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Climate change and the resulting extreme weather

Specific trends in climate data show how weather, overall, is changing in Maine.

MAINE, USA — Since the year began, weather headlines have made the news nonstop. Here are some snippets that you may remember hearing about: 

  • Wildfires in California
  • Record heat in Oregon and Washington
  • An active Atlantic hurricane season
  • Multiple tornado outbreaks in the northeast
  • A very wet summer in Maine

Needless to say, 2021 has been a banner year for extreme weather.

The number of big weather disasters has been rising on top of changes in day-to-day forecasts.

Andrew Pershing, Director of Climate Science with Climate Central in Princeton, New Jersey, has been watching the weather closely.

“This summer, we’re dealing with multiple climate-related events across the US,” said Pershing. “If you step back, the world that we’re living in this summer is very consistent with what the climate models were showing 30 years ago.”

One example is the persistent drought across the western United States. This, of course, has other implications.

There's an increased risk for wildfires. The ground heats more efficiently, allowing temperatures to climb more easily during heat waves. People are running out of water to drink.

These are the stories that made most of the national headlines, partially due to the longevity of these events.

The east coast isn’t spared, though.

Pershing goes on to say, “We’ve had persistent heat in the northeast periodically this summer with another bout on the way soon. We’ve had very wet conditions across much of the northeast.”

You've heard us (your favorite NEWS CENTER Maine meteorologists) say this countless times ... an extreme weather event is not necessarily evidence of climate change. An increasing frequency of events, however, is.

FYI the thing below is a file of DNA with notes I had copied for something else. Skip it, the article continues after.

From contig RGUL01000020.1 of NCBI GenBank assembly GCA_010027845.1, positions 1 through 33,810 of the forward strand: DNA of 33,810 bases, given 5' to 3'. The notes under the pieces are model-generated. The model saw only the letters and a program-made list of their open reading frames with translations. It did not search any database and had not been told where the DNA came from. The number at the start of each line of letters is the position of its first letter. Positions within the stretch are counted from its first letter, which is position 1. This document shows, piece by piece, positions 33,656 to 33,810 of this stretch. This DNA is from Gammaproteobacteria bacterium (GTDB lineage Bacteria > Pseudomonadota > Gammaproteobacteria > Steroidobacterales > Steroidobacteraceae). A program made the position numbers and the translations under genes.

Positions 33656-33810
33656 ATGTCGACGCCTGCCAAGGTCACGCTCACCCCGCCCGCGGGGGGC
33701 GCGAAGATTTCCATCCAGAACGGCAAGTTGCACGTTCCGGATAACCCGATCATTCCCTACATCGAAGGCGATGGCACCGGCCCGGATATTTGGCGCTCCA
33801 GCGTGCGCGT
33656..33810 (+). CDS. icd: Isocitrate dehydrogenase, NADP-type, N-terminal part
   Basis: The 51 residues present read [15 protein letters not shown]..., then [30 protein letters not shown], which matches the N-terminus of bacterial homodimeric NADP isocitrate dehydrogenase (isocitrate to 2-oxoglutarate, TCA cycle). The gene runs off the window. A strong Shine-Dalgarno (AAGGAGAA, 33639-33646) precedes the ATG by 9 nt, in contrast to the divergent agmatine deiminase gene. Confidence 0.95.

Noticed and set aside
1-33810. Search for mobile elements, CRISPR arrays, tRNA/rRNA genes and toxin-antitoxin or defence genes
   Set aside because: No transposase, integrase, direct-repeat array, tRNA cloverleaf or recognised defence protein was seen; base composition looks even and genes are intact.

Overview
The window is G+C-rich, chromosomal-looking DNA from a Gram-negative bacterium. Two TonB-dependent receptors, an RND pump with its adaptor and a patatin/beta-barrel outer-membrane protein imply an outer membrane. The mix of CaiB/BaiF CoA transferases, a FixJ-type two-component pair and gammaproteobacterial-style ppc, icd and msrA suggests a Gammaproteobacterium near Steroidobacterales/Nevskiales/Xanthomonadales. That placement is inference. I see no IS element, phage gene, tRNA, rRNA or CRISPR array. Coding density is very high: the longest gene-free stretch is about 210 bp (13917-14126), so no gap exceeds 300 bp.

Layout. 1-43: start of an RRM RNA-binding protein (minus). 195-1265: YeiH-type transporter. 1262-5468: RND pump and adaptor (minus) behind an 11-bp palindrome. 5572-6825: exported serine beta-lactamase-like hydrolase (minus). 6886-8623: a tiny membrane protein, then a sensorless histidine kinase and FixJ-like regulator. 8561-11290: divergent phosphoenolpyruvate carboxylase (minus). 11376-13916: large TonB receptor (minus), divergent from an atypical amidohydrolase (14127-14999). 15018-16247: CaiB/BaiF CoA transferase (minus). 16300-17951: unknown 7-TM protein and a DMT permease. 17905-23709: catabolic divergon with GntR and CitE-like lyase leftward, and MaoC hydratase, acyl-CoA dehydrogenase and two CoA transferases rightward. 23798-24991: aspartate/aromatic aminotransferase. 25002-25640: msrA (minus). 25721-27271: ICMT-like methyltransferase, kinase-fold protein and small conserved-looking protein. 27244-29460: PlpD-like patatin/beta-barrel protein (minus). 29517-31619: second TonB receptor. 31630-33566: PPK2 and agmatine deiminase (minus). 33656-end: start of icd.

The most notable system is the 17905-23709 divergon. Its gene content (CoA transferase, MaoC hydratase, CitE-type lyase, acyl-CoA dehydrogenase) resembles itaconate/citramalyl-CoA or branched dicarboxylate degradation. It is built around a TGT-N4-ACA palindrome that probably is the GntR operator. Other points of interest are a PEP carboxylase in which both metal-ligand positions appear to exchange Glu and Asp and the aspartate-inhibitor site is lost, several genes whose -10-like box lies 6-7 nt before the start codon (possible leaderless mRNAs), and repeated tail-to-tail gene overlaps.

Maine’s state climatologist Dr. Sean Birkel has been picking out the climate trends from Maine’s weather data.

“When we consider the changing weather, we have to put that in the context of the long-term trends," explained Birkel.

“Over the past century, Maine’s climate has warmed by about 3°F and there’s also been an observed increase in the annual precipitation”

This, of course, means that average temperatures and average precip amounts are on the rise. These trends are well represented on seasonal scales, too.

“Winters are shorter and milder than they used to be. Summers are likewise, in terms of the summertime heat we experience, are a little longer.”

These seasonal changes have impacts on the way Mainers live their lives. Impacts could be something as simple as fewer ice fishing days or something more significant like coastal flooding for every tide cycle.

If you take a look at Maine's recent weather, the extreme events are likely being influenced by the changes in the earth's climate.

“Something that has become extremely important is extreme weather events. Extreme precipitation events that cause localized flooding, damage to civil infrastructure, and crops have ecological implications. That’s been observed here in Maine, across the northeast, and elsewhere across the northern hemisphere as it related to the broader warming of earth's climate,” Birkel explained. 

Some of these impacts have already been felt, but there are certainly more on the way as the climate keeps changing.

Maine's Changing Climate 2021

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